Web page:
Major figures who have publicly supported the idea as a form of more efficient government welfare include Sam Altman, President of Y Combinator, and Tesla CEO Elon Musk, who argues that the concept is a solution to unemployment caused by automation.


Irony alert, from Fox News:

A Fox News poll came out the other night, and I tweeted some of the findings about President Trump.

No analysis, no commentary. Just a few numbers.

“Trump approval at 40%, down from 45% last month. 53% say his agenda is coming apart; 44% say he’s shaking up Washington.”

And: “68% approve of DOJ naming a special counsel, 29% disapprove.”

Well, you’d have thought I had called for the president’s impeachment.

I practically got buried under an avalanche of angry tweets.

Most of them didn’t seem to want to engage in an actual discussion. They just attacked me, Fox, and polling in general: 

“The way Fox is headed. This poll is wrong. I talk to people from all over the US everyday. Trump is still tops. No one unhappy. All cool.”

“BS polls again. Trying to manipulate population.”

“You just don’t get it.. We don’t believe any b.s. polls you media types hail don’t care don’t believe them move on.”

“Who the hell did you poll???”

“100% of me thinks Fox is joining the MSM. Fake news.”

“Your polls are a bunch of crap. Never polled us.”

“NO ONE CARES abt the dumb polls-they were wrong calling election- case closed!”

“Stick it up your liberal [blank], Howie!”

You gotta love social media.

Now far be it from me to defend all polls. Sometimes they’re flawed, or just wrong. And the media are overly addicted to them.

You could also argue that Trump has faced consistently negative media coverage, especially over the Russia investigation, and that is depressing his numbers.

But the barrage from Trump supporters didn’t have much to do with that.

It was about simply dismissing news organizations, including Fox, and their polling as mere fiction.

Many are so persuaded that the media establishment has it in for Trump that they don’t want to hear contrary information. They are tuning it out.

I know this because of the comments I get if I analyze anything from, say, the New York Times or Washington Post, even if the stories turn out to be true. And Fox News is no longer immune to these complaints.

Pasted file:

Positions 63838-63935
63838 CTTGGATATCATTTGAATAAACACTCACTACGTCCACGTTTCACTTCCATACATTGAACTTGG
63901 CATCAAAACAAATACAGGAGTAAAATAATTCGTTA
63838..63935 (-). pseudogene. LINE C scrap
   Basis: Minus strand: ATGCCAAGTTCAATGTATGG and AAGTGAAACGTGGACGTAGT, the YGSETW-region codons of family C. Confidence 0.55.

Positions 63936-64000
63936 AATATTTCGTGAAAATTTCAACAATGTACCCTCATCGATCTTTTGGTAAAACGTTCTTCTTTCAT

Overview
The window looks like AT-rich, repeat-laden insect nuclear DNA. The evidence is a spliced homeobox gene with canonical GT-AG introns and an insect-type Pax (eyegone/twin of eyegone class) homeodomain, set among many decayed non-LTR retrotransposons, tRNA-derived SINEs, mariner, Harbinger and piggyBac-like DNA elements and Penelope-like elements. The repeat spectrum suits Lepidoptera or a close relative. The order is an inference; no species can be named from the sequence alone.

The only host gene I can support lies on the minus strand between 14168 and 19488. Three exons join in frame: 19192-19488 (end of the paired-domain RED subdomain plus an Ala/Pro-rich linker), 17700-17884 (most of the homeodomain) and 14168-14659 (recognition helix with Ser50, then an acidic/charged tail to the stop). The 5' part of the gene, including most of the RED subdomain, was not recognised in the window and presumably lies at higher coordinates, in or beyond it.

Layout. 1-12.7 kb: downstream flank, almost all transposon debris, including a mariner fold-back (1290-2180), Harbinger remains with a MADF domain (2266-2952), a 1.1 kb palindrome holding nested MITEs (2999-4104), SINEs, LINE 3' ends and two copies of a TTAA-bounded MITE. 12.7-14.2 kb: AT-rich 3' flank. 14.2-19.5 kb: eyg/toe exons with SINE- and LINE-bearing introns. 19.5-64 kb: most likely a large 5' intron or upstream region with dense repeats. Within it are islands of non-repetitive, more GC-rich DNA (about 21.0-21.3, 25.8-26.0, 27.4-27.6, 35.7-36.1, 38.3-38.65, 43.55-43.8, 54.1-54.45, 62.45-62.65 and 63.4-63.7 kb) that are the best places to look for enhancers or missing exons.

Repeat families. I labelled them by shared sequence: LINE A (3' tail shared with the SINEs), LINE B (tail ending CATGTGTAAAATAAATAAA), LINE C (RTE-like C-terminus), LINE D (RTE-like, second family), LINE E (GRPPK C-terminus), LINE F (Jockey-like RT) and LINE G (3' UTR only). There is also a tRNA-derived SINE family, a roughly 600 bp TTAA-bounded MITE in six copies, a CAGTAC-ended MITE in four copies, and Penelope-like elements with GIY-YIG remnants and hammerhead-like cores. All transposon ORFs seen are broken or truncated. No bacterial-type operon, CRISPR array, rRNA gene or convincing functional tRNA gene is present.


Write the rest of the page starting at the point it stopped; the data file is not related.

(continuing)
The Fox poll, which surveyed more than 1,000 people with a 3-point margin of error, was hardly an outlier. In the last two days, Gallup has Trump’s job approval at 39 percent, Quinnipiac at 37, Ecoomist at 40 and Reuters at 37. The exception is Rasmussen, which puts Trump at 48 percent.

The everyone-I-talk-to argument betrays a lack of understanding of how scientific polling works.

For the record, the final Fox poll before Election Day gave Hillary Clinton a 4-point lead, overstating her margin, but keep in mind that she won the popular vote. Trump is president because he won key Electoral College battlegrounds.

The troubling thing here is that we no longer agree on a common set of facts. Conservatives and liberals are increasingly in their own silos, turning to their own opinionated media sources and constructing their Facebook and Twitter feeds the same way.

If everything is fake news, then the role of news in fostering intelligent debate is decimated.

And I don’t need a poll to be sure of that.


From the Dallas Morning News:

Tell me this: Do the politicians you elect to represent you owe you an explanation for the decisions they make, the votes they cast? Are they accountable for the policy decisions that affect your life?

If you think so, you have been assaulted.

You were assaulted Wednesday, when a Montana congressional candidate physically attacked a reporter who had the temerity, the gross affrontery, to ask him a question.


And finally, we’re getting rain up here on the mountain most of the time, but still some lingering snow in the evenings and overnight. Below, early morning clouds over the lake, Friday morning.

Happy Memorial Day Weekend, y’all! Drive safe, and finish reading Red Storm Rising!

mnt rain

6 thoughts on “Sunday in the Sun + 28 May 2017

  1. Fake pictures of a fake fly by of a fake planet.

    In a valley filled with thousands of apple orchards you can’t find a good hard cider. Go Figure. And only one pub or restaurant lists fish and chips, and they are both frozen.


  2. After visiting at least 5 wineries per day for 6 days a scrumpy with fish sounded really good.
    Alas it was not to be.

    You’re right about Sysco.


  3. Interesting you should mention Sysco. We have a neighbor who is a sales rep for Sysco, and another who manages a popular beerstro that serves local microbrews and makes speciality pizza. They will use Sysco for the kitchen staples, but source their dairy, veggies, and meat from local farms. The menu will reflect what they found. Like the Peter Christians tavern in Hanover, there is always a line waiting to get in. The big food service companies also run University food services and stadium concessions now. Aramark runs the concession stands at Fenway now, no matter what the sign on the stand says.


    • The efficiencies of large scale distribution networks helps keep overhead down, but adding locally sourced grub makes sense, for multiple reasons. I’ve heard Sysco is run a little like a mafia operation, buy this and buy that regardless of need, but I guess that’s the price of doing business with them. Sysco makes sense – until fuel gets too expensive to haul food across the country for processing, then back out again to restaurants. Still, with a global reach, they have helped broaden tastes. All in all, not the worst thing possible…